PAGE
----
University of Wyoming Extension News

Landscaping Tips What annuals do best in Wyomings high altitudes?

By Karen Panter,
Extension horticulture specialist
UW Cooperative Extension Service

Dare we say summer is really here?

With that in mind, what sorts of herbaceous annual flowering plants should we think about for our gardens? Annuals are just one of several types of herbaceous plants. Others include perennials, grasses and bulbs.

Many of Wyoming’s communities are cool during the growing season due to high altitudes, especially at night. As a result, many annuals have a tough time reaching their true potential here simply because they prefer warmer day (and night) temperatures.

Some of these include marigolds, impatiens and flowering vinca as well as some vegetables like tomatoes, cucumbers and peppers. All of these will certainly grow in Wyoming’s “cooler” communities, but their size may be smaller than in a warmer climate, and their fruit will be smaller and may not fully mature before frost sets in, usually in early September.

If you’d like to try some of these warm-temperature crops, plant them in a sunny microclimate next to a house or rock. Often, these plants will thrive in the right niche.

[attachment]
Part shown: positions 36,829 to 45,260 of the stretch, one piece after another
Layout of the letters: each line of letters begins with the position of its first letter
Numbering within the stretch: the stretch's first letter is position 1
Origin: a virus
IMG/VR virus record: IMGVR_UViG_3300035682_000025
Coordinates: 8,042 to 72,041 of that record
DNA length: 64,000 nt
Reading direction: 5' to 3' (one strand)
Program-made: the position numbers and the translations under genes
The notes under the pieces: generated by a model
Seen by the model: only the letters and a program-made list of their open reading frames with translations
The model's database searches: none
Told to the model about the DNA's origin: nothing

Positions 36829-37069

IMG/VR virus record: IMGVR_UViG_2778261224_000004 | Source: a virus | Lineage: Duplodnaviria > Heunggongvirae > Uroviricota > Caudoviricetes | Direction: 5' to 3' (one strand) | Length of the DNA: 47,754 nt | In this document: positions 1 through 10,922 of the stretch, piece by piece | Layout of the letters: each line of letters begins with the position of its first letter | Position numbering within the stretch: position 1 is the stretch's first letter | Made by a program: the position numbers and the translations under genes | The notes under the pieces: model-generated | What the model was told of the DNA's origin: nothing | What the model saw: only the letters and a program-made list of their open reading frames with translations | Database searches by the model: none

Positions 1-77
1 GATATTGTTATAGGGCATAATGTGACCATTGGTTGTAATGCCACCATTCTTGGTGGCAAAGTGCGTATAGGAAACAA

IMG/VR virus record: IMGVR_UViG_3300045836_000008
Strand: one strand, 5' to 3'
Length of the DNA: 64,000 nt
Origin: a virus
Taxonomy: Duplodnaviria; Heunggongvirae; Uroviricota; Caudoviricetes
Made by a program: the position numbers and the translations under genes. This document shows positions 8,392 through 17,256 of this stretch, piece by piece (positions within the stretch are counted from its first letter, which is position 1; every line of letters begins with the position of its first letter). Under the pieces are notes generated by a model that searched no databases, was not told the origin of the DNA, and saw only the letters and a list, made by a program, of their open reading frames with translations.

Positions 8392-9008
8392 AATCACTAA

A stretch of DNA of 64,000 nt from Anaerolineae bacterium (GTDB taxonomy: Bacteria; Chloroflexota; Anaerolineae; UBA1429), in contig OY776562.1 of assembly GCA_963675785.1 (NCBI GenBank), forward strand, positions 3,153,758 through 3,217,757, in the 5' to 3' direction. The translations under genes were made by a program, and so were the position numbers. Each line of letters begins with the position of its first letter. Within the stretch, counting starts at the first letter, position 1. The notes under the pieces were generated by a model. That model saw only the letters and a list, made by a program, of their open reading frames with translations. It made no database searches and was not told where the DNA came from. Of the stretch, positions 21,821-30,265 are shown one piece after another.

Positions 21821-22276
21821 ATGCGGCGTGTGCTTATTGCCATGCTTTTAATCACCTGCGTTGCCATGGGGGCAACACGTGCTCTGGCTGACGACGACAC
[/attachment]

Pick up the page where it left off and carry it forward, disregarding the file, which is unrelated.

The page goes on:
Another method to try with these plants is to grow them in large pots or containers. Dwarf vegetable varieties (the plants are dwarf, but their fruits are not) abound these days, and many can be found in on-line or hard-copy catalogs from seed companies. Using containers, plants can be started earlier and can be moved around as the weather dictates.

Some annuals, like petunias, geraniums and pansies, are adaptable and readily thrive in many different types of temperatures and soil types. Pansies, in fact, are excellent as fall-planted ornamentals! Though usually sold as annuals, they are quite cold tolerant and often will bloom throughout the winter months, even in the state’s cooler climates.

So what annuals will do best in these climates? Among them are calendula (also called pot marigold), zinnia, gazania, verbena, dianthus (includes carnations and pinks), strawflower, California poppy, gladiolus and petunia. Hundreds of others are out there, so don’t be afraid to experiment.

Unfortunately, annuals are frequently perceived as being heavy water users. The truth is most annuals use no more water than many perennials, and some are very drought tolerant.

A garden planted with some annuals mixed in with other plant types will give you cheerful splashes of color all summer long.

The University of Wyoming Cooperative Extension Service has a number of bulletins on landscaping, gardens and lawns on its Web site at

Among them are B-1170, Landscaping: Flowering annuals for Wyoming; B-1146, Care of flowering potted plants; and B-1115, Gardening: Vegetables in Wyoming.

They can be downloaded free.

Copies also may be obtained by e-mailing the College of Agriculture’s Resource Center at, calling the center at (307) 766-2115, or writing to the University of Wyoming, College of Agriculture, Department 3313, 1000 E. University Ave., Laramie, WY 82071.



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